Twelve watched a large group of deer moving across a cornfield. He could see which of the deer were fake and which were the real deer as they ate the dry corn. There had to be hundreds of deer, and they seemed to be moving their way to the farm. The army had never come up against such a massive movement of deer. If they go after the farm, then the boy and girl would die; if the army takes on the deer, they will die. This wasn’t his job to decide. The deer shifted to the north and away from the farm. Behind them were a trail of destruction and the bodies of dead deer. Twelve snuck away and backtracked, trying to make sure he wasn’t followed.

Twelve found Twenty-Three in the barn with the girl Tina as she stroked his back with enough force; his leg was working up and down. Twelve thought about backing away, but he thought about the deer and had to say something. Twenty-Three got to his feet and tried to act like that wasn’t happening. Twelve said, “OK, whatever I don’t care. There is a wave of deer about a mile north of here. We are in trouble.” Tina got to her feet and said she was going to get her sister. Twenty-Three told her to get all the humans inside so they could talk this out. When she was gone, Twenty-Three told twelve, “tell the army were leaving.”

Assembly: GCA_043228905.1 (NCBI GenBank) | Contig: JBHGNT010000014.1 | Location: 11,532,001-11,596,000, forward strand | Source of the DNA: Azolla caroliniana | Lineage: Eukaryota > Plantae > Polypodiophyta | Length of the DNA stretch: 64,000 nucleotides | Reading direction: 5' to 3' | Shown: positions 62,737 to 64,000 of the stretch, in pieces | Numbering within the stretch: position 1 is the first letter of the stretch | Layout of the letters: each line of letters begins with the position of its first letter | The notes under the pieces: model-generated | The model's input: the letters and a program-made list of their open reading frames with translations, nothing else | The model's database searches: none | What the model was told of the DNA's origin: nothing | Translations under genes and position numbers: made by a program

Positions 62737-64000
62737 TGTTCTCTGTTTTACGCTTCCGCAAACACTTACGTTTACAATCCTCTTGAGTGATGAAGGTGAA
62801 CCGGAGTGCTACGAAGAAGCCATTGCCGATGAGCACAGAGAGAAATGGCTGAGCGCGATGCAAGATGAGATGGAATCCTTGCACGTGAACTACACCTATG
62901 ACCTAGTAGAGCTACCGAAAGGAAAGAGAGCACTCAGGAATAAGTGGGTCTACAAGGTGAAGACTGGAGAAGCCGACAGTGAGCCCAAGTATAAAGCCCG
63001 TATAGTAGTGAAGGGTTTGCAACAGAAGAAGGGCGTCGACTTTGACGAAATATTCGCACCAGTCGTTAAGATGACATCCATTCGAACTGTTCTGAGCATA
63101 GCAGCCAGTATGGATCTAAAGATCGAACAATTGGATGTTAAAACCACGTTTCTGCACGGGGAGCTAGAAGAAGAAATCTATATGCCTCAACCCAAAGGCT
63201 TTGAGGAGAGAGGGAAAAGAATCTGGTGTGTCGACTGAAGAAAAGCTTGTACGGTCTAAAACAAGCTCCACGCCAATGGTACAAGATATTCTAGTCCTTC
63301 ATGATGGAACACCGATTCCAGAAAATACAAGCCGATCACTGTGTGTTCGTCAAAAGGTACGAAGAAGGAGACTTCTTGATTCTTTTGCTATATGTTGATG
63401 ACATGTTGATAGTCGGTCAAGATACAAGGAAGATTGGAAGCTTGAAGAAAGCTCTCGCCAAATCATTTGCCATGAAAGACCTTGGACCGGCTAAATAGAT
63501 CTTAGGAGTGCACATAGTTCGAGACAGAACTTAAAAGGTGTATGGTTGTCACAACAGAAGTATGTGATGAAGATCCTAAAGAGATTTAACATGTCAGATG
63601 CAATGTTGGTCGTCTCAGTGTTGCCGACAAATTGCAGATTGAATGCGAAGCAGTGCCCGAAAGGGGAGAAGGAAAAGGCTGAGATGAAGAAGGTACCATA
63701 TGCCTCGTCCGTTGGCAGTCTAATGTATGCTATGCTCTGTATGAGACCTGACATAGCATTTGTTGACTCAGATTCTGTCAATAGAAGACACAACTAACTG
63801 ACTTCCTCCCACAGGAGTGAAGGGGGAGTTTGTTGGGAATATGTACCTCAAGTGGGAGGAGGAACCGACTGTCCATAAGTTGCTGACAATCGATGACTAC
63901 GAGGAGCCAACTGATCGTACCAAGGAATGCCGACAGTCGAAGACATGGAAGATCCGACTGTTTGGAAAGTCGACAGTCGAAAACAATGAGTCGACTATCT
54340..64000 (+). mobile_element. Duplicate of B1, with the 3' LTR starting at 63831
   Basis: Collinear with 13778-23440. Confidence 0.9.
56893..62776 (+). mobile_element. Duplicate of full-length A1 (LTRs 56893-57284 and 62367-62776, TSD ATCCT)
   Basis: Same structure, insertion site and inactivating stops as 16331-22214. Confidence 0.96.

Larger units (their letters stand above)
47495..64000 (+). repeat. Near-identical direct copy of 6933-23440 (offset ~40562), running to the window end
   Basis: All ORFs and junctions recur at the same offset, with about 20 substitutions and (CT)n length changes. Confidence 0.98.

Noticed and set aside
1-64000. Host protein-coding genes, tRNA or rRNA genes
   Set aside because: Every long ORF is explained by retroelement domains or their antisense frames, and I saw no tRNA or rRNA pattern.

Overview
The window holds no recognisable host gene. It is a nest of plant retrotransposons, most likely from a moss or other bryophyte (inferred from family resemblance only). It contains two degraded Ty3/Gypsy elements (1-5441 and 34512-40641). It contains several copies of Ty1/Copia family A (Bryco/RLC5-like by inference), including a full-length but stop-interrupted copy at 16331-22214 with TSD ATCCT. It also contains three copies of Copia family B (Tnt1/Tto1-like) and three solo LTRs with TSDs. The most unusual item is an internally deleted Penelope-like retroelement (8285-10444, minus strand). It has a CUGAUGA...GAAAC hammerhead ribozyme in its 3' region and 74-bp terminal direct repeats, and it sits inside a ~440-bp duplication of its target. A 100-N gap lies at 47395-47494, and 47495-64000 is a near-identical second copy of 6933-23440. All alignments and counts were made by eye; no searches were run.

The Junkyard

Another twenty of the small dogs ran into the barn. Rex thought about the sound that must be coming from the inside and laughed. As he laughed, Twelve came up to him and said, “he’s planning on taking the army away before the deer come.” Rex looked to the barn then back to Twelve. He said, “going out in the open would be suicide. The deer are starting to target us now.” Twelve told him how, at one point, they had more than a hundred of their kind, including several mixed breeds. He said, “we tried to take on a pack of deer, maybe forty or so, and that ended up with us losing twenty-nine of us, including Two and Three.” Rex looked to the house filled with people knowing they were all about to die.